Pakistani authorities say a member of the country’s Ahmadi minority has been killed in a shooting in eastern province of Punjab.
A 16-year-old Muslim youth opened fire on a group of Ahmadis who had gathered on November 20 for worship at a home in the district of Sangla Hill, police said.
The attacker was later apprehended by police, which quoted the teenager as saying he had opened fire because members of the Ahmadi faith were insulting Islam.
The slain main, Tahir Ahmad, 31, was a homeopathic doctor. Three other Ahmadi men were wounded in the shooting, including the doctor's father, whose condition was described as critical.
Saleem Uddin, a spokesman for Pakistan’s Ahmadi minority, condemned the attack and said the members of the community were targeted because of their faith.
The Ahmadis have failed to get adequate protection from Prime Minister Imran Khan's government amid a surge in attacks in recent years, he said.
The Ahmadi faith was established on the Indian subcontinent in the 19th century by Mirza Ghulam Ahmad, whose followers believe he was a prophet.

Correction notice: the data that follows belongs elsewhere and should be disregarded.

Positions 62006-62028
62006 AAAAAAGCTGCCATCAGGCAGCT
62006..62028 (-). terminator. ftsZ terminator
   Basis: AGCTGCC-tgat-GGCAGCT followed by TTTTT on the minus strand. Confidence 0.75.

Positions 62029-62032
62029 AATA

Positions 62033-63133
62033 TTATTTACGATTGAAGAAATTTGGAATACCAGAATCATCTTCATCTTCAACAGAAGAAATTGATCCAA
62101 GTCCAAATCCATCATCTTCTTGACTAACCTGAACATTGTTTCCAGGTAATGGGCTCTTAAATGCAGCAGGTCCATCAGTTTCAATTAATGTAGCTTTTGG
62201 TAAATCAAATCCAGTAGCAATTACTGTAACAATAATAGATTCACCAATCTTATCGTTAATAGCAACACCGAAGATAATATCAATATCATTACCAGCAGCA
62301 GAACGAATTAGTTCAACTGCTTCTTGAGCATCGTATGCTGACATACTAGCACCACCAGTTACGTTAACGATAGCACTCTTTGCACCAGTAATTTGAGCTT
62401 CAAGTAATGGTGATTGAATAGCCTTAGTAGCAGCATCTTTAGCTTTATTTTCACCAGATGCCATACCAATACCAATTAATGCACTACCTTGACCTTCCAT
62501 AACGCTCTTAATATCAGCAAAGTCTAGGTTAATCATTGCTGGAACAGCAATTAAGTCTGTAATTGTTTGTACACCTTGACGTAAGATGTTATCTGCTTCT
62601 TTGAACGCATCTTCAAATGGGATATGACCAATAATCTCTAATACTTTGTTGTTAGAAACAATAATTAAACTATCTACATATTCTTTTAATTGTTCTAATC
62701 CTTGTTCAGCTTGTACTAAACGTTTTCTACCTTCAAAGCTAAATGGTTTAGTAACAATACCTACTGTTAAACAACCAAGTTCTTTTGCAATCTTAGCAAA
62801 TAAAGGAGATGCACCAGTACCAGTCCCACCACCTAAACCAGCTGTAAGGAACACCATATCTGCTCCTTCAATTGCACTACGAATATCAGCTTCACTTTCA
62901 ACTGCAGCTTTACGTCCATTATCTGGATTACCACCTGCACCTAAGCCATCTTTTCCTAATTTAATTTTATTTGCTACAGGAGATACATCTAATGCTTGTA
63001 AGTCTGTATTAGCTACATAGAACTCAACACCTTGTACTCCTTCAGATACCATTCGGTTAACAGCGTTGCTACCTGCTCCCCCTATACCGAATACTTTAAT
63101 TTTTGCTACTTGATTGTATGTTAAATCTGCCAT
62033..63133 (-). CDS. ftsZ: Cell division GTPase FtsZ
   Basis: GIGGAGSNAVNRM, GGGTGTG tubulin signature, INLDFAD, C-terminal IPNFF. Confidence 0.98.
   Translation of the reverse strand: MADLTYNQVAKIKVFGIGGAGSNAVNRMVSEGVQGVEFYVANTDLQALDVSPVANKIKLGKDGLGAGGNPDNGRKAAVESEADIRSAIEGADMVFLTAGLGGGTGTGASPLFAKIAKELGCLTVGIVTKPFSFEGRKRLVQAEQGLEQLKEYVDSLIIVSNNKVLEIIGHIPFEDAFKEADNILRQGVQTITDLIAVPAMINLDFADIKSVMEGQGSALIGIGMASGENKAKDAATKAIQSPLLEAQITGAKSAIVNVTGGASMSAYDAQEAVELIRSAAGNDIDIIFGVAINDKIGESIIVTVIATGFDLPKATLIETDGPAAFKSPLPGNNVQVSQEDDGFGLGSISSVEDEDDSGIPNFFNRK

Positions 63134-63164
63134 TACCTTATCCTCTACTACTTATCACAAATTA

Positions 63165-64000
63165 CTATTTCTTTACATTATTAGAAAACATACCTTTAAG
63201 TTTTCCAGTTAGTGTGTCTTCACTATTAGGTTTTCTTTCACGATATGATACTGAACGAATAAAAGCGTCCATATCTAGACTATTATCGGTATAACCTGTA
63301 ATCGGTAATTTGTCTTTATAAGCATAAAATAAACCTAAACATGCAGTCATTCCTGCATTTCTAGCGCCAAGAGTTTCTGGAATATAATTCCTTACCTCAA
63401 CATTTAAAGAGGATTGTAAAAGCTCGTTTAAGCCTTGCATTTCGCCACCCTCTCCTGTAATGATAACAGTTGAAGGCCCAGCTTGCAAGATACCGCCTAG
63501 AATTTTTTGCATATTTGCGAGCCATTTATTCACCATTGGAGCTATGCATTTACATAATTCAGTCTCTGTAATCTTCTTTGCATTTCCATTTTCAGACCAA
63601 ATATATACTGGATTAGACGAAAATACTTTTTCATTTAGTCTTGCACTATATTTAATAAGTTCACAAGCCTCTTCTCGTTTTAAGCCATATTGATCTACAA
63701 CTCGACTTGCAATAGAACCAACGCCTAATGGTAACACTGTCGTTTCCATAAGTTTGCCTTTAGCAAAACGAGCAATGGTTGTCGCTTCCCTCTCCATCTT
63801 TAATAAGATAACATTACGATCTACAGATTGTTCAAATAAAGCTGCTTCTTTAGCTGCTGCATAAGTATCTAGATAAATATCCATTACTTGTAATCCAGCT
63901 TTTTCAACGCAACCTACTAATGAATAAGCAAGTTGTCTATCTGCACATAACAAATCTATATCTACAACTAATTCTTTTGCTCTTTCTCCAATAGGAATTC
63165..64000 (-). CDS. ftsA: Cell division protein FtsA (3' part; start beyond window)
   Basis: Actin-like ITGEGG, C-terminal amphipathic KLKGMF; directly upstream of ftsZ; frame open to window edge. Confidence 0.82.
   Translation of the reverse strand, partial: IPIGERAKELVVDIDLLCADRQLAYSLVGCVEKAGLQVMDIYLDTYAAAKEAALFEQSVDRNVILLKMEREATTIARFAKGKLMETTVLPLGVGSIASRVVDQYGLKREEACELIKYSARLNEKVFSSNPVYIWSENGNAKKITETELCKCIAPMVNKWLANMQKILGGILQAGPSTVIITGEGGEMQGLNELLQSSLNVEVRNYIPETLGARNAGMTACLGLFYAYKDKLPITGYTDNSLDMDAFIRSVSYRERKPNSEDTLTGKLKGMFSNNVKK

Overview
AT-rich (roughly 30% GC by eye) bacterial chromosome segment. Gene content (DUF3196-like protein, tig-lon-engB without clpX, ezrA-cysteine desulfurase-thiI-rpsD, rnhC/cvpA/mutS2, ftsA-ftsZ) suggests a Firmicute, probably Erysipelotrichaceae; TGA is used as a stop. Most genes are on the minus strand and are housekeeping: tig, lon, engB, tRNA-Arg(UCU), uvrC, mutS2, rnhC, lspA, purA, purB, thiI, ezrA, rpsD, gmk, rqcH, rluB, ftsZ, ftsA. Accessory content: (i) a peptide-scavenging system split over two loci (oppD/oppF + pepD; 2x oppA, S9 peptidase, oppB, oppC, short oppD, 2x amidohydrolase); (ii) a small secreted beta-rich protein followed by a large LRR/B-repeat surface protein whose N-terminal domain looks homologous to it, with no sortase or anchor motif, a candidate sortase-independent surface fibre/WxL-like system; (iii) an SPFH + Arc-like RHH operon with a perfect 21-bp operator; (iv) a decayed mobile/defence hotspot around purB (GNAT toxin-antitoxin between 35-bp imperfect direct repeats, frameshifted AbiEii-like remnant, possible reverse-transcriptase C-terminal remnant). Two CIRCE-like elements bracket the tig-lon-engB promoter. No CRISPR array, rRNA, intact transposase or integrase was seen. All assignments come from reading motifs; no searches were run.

Pakistan’s parliament declared Ahmadis non-Muslims in 1974. Since then, Ahmadis have repeatedly been targeted by Islamic extremists in the Muslim majority nation in attacks that have been condemned by human rights groups.
Attacks on Ahmadis have increased in Pakistan in recent months.
In October, an Ahmadi professor was shot dead in the northwestern city of Peshawar. In July, an American national, Tahir Nadeem, was shot dead by a young boy inside a court while in August, a trader, Meraj Ahmad, was targeted in the same city.